DYNAMO Communities

Tobjörn Lahti explains the community dynamic involved in creating community vision.

Tobjörn Lahti explains the community dynamic involved in creating community vision.

Torbjörn Lahti,  master färdledare of the Sustainable Sweden Tour and co-author of The Natural Step for Communities, has served as a project leader in several communities seeking to incorporate sustainability principles into their community development efforts.

During the introductory session of the Sustainable Sweden Tour last August, he shared a perspective for framing different roles municipalities play. (A reminder: a municipality in Sweden covers a geographic area comparable to a county in Wisconsin.)

The first, perhaps most basic role for a municipality, is that of the AUTHORITY. It’s a top-down approach, “what the state tells us to do.” Municipalities serve as regulators and enforcers to ensure that certain minimum standards are met for the safety and welfare of the residents. Often this is to keep residents out of each others’ hair.  ‘Thou shalt not steal your neighbor’s goods or the authorities will prosecute.’

Relationship between government and resident is enforcer to potential violator; relationship between residents is potential perpetrator to potential victim. The leader’s role is to keep people in line.

A second role Torbjörn described was that of SERVICE AGENCY. The municipality provides a smorgasbord of services demanded by the market, like street maintenance, water delivery or emergency services.

Relationship between government and resident is vendor to purchaser; relationship between residents is hardly required, as co-consumers. The leader’s role is to keep a finger on the pulse of people’s needs, and provide these services at reasonable cost.

The third role is that which Torbjörn termed DYNAMO. In the long history of civil society, this one is relatively new in which municipalities play a role in developing territorial vision. This requires a different level of engagement between community members.  The government plays a role of catalyst in participatory democracy.

Relationship between government and resident is more like listener to participant; relationship between residents is partner to partner.  The leader’s role is to find a way to facilitate a conversation involving the entire community system, so they can build this vision together.

This might be my very long answer to Andy’s question in response to my last blog entry. I think a healthy community has all these leaders, but we tend to have too few of the DYNAMO leaders.  It takes a very different skill than we learn throughout most of our schooling: dialogue.

Sometimes I fear that we, in our society shaped by consumer-dominated language, are stuck in the model of my municipality = my vendor. It is far too easy to speak of government as merely a menu, and one that is never enough and always too expensive. Well, we can’t import water from China.

I wonder, what kind of relationship do we want with our fellow community residents? I hope it goes beyond bulk purchasing.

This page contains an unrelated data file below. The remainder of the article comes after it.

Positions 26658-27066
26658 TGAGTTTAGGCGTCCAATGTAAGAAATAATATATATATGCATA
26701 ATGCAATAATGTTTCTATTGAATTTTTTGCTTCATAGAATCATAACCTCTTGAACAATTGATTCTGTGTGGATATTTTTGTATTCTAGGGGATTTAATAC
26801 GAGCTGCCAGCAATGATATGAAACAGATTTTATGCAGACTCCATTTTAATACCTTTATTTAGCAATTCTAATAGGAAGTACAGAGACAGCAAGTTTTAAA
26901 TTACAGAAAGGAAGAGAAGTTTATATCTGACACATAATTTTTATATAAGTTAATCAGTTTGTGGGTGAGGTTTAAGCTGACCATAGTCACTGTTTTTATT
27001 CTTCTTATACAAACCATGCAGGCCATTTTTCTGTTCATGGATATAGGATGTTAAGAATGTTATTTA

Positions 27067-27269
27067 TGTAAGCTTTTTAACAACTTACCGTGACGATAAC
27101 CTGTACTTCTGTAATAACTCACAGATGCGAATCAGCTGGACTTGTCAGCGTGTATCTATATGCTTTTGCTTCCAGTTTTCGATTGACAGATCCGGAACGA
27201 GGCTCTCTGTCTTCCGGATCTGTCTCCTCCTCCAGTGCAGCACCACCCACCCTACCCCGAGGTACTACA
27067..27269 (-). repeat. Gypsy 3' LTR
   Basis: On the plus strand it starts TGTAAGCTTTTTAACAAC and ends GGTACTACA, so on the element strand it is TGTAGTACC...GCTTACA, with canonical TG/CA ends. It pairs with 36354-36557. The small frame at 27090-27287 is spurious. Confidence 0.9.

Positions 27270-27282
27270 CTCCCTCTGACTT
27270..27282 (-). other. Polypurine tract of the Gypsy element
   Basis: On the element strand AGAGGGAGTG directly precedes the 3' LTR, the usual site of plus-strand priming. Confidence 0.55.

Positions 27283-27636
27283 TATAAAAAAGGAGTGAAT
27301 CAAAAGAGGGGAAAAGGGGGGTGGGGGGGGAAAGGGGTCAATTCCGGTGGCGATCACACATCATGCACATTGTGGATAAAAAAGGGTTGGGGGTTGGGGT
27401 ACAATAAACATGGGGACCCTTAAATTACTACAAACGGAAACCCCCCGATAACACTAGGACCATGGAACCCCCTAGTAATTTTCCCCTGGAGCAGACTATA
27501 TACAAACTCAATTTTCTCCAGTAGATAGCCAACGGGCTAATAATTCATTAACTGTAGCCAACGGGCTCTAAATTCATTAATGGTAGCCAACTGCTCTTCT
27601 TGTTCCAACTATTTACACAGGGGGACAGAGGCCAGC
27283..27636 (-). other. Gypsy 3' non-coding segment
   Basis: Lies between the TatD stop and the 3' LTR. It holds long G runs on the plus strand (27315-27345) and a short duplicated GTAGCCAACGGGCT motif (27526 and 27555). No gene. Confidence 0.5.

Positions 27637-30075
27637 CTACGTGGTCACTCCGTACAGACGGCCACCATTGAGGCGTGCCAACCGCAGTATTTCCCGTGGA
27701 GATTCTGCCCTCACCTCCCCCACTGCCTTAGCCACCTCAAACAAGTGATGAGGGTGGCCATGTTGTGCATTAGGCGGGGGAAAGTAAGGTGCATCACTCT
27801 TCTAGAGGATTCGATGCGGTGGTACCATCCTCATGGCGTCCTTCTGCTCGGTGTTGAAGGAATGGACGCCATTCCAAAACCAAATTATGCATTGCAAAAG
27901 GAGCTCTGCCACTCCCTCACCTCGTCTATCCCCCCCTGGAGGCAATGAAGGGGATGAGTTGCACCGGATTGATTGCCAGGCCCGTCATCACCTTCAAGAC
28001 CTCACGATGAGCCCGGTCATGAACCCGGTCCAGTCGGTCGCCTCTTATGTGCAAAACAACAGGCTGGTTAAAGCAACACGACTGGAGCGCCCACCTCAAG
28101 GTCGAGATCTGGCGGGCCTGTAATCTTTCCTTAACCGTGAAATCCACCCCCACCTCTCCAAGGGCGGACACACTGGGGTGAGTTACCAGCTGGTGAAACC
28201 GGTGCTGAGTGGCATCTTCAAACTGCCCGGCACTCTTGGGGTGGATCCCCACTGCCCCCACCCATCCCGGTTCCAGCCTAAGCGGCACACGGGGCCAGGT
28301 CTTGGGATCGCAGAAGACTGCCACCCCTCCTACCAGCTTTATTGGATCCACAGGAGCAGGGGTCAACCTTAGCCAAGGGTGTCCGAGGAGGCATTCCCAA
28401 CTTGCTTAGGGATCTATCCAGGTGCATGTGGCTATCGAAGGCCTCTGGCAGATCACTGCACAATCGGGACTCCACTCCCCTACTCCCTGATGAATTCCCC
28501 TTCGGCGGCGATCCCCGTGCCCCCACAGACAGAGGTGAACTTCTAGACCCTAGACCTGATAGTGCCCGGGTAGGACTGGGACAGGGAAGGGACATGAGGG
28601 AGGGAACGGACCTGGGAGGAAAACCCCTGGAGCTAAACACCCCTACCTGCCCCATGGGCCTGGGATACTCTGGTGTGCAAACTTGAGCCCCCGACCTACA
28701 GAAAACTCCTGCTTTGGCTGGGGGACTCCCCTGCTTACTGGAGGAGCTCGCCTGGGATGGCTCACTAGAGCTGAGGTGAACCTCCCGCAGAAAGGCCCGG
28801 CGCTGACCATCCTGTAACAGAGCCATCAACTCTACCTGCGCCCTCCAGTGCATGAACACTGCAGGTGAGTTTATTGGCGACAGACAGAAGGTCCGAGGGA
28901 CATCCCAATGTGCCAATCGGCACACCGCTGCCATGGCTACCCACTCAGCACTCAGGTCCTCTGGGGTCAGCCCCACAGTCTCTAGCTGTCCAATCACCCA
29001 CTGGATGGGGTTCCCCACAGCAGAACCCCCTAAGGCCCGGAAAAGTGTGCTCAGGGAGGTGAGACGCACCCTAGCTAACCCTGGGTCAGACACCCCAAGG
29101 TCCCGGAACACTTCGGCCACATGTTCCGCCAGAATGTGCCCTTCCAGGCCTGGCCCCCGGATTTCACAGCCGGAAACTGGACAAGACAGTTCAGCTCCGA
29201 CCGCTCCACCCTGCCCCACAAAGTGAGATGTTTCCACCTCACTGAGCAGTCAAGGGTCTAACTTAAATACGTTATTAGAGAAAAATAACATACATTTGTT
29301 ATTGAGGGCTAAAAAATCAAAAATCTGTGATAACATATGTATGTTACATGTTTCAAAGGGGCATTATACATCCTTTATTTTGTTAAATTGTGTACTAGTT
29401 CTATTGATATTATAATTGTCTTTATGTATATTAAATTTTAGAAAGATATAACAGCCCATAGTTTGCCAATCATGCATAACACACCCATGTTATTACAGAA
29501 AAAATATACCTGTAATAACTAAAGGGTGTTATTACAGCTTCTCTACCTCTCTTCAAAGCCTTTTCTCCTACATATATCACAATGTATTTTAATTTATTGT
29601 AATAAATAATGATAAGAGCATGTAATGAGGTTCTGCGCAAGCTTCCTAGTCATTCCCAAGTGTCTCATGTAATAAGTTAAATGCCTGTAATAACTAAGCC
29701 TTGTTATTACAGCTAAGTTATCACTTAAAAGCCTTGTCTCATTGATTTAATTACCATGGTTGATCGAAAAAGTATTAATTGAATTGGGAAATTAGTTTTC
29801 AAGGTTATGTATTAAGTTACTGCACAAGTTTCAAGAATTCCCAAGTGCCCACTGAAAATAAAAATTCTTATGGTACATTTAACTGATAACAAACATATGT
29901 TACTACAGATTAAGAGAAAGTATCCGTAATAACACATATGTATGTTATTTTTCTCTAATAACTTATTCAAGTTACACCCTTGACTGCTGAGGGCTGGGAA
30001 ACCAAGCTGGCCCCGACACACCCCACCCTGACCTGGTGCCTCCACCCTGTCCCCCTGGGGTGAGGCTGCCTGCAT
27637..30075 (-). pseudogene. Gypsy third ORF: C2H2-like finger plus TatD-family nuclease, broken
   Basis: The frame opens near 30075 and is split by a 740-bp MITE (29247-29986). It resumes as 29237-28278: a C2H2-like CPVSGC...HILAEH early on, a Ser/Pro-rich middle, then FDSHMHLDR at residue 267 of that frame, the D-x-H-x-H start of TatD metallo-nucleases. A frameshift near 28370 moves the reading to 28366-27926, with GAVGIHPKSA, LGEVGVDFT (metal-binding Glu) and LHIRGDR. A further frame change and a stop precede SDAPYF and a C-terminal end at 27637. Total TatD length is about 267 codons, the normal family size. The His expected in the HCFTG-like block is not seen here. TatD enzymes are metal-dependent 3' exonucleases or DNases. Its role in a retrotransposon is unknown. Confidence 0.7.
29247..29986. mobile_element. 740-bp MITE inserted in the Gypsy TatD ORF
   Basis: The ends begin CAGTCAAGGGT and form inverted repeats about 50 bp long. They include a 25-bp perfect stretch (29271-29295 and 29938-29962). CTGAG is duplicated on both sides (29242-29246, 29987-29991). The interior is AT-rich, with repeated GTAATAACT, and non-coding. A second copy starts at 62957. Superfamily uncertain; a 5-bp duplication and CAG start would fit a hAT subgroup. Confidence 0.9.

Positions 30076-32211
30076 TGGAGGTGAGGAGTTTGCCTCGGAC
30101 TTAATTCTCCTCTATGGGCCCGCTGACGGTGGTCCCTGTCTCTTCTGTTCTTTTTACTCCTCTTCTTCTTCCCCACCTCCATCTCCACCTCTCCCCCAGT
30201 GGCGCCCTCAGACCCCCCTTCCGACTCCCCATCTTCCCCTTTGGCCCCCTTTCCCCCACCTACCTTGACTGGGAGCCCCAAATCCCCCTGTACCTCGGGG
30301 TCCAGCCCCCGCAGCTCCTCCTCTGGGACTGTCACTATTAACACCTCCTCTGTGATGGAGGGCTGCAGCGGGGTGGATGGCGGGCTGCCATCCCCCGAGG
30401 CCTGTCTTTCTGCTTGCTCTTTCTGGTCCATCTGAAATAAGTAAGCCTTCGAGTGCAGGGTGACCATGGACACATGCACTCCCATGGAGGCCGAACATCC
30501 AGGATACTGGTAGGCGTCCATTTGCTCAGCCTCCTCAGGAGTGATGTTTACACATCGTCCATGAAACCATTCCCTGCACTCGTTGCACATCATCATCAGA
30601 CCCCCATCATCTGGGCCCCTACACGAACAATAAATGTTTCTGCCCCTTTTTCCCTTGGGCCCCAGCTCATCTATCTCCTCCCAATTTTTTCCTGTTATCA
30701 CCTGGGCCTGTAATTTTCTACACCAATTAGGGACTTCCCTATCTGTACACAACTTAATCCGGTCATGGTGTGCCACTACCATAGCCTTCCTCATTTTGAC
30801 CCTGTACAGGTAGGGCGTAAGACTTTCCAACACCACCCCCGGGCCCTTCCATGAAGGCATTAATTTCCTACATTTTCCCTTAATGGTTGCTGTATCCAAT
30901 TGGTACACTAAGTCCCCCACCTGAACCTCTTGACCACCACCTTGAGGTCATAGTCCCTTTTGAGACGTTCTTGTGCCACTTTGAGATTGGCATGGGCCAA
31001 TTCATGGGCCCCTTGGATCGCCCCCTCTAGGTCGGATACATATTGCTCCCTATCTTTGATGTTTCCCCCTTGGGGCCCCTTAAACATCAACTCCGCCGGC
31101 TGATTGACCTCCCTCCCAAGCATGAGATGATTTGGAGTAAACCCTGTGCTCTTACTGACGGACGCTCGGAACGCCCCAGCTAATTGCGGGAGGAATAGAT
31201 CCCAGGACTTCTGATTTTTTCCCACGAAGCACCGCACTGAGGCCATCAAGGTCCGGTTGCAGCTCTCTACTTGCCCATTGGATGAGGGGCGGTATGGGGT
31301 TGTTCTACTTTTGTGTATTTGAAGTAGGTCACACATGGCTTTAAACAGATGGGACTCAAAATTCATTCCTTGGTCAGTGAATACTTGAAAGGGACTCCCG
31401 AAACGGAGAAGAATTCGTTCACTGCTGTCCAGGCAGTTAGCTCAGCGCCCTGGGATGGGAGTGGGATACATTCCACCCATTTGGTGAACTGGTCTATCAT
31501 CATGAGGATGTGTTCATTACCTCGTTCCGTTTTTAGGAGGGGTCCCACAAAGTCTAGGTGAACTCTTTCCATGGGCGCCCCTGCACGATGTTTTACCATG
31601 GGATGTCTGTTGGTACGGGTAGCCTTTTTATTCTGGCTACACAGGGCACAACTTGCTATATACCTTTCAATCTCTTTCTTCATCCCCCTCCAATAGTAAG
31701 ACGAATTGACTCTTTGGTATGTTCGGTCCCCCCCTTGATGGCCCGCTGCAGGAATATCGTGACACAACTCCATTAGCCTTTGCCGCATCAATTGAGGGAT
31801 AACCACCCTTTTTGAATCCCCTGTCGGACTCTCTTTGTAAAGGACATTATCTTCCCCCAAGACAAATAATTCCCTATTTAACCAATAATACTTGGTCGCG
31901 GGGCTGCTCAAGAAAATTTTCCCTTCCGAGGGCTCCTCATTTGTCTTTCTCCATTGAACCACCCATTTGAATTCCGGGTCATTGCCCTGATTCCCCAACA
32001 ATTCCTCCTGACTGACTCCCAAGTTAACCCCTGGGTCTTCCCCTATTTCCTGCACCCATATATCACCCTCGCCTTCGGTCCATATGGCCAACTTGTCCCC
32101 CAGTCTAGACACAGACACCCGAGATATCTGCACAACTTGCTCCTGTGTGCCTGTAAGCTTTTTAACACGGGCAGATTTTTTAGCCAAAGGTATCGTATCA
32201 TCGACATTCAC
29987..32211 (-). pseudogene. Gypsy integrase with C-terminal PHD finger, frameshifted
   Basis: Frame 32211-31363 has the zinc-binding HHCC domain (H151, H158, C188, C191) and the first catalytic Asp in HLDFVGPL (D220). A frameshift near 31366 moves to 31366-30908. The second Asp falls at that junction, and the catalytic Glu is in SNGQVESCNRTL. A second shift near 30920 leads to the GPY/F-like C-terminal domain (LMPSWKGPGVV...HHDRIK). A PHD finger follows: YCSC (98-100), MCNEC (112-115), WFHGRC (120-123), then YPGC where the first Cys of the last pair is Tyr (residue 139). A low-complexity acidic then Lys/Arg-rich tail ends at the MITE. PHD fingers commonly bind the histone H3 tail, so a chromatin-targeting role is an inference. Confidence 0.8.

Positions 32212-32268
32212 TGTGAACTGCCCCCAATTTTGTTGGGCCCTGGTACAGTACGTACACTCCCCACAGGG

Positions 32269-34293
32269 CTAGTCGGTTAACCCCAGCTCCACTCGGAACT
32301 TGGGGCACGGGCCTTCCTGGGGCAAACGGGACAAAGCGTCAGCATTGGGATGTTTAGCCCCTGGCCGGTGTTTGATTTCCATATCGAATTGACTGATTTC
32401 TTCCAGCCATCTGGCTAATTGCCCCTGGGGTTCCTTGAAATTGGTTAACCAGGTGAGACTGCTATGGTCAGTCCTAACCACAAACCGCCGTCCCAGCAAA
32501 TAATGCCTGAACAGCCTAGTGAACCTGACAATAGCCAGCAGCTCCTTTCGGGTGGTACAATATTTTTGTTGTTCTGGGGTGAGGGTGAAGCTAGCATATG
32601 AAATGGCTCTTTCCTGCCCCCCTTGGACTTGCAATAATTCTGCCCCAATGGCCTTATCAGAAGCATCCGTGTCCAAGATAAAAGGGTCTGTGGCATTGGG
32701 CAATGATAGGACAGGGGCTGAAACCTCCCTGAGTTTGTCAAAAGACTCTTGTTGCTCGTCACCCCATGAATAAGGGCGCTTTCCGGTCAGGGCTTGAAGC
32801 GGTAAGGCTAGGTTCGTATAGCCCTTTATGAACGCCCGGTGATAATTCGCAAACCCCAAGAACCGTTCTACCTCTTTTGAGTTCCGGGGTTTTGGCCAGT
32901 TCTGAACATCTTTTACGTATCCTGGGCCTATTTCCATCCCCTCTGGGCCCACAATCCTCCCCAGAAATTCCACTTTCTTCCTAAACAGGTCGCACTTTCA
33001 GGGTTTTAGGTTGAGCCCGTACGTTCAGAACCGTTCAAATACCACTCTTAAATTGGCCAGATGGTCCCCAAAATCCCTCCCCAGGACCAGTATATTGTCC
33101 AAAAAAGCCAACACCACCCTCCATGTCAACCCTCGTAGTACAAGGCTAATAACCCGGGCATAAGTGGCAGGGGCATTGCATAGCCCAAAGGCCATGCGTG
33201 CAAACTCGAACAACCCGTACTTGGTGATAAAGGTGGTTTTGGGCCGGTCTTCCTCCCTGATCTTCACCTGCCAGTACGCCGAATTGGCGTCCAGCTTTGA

What kind of relationship do you think people want between their leaders and themselves? between the residents? What is a desirable relationship, in your opinion? How does that happen?


  1. This is a very interesting discussion. When I think of “dialog” I think of ideas moving back and forth — not in one direction. A message I try to emphasize to community members is that your responsibility did not end at the voting booth. It just began. I also discuss with elected leaders the importance of working with and listening to citizens. All too often, however, power differentials and indifference get in the way.

  2. It’s an interesting thought, but I find one major failure in government leaders: they are too interested in their own agenda. There are some that purport to “listen” to their constituents, but in reality they go along more with what they (the leaders) think the people need rather than what they actually need. There is too much of an ego.

    Likewise, with constituents, they fail to see the big picture. What they need in their corner of the world may not be what the community as a whole needs. So government leaders have to look at how they could provide these constituents the service they need while maintaining the good of the whole.

    Personally, I would like to see more residents attending city council meetings or town board meetings. I think that would help start an understanding of what government does and how it operates. You can also get a very good idea of what your representative is actually doing – are they doing what they said they would do when you called them the other day? We voted these people into office. We are, in effect, their supervisors. I don’t think dialogue should be from the top down – government to the people – but rather from the people to the government. And, as challenging as it will be, we all have to be intelligent about it.

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